reason, practical

reason, practical
   Practical reason is the human ability to decide through reflection on the appropriate course of action. Since Socrates (Plato, Protagoras 345e) many philosophers have assumed that if one knows the right course of action, one will necessarily act upon it. It appears, however, that original sin has created an affective disorder, such that we may know the right course of action, but still opt for the wrong; this is known to philosophers as 'weakness of will' or (from the Greek of Plato and others) akrasia. This breakdown of practical reason is poignantly captured in Paul's struggle (Romans 7: 18-24). There is also debate about precisely how one should reason about action: Aristotle introduced the 'practical syllogism' to cover cases in which one reasons from a premise holding out a particular end and a premise holding out a particular means to that end to the conclusion of intending to perform that means to that end.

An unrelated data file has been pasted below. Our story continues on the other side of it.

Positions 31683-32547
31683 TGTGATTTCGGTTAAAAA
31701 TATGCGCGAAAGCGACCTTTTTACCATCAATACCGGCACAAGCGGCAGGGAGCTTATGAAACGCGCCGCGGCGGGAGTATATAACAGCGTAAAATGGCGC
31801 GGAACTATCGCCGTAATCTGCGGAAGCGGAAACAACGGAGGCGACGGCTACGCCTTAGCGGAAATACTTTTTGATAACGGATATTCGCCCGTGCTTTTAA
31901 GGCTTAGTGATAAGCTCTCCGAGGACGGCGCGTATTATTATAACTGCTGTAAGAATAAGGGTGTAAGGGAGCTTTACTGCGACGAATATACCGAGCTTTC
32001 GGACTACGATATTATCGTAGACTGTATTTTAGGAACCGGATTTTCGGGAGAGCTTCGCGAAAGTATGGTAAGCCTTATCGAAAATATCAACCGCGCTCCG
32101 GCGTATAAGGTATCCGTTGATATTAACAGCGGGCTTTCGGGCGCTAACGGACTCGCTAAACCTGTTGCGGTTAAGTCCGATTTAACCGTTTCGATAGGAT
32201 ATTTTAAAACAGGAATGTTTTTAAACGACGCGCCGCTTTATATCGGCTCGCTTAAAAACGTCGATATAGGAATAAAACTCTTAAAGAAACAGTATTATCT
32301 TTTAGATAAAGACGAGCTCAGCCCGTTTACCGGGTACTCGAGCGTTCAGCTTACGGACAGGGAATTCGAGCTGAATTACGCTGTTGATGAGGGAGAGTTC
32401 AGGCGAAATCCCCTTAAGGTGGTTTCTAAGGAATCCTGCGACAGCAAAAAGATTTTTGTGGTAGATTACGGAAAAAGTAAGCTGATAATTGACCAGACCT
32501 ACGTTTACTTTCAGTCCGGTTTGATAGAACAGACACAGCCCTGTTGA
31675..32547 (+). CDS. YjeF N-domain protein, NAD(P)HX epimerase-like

See ethics; reason
   Further reading: Anscombe 1957; Hare 1996; Nozick 1993

Christian Philosophy . . 2015.

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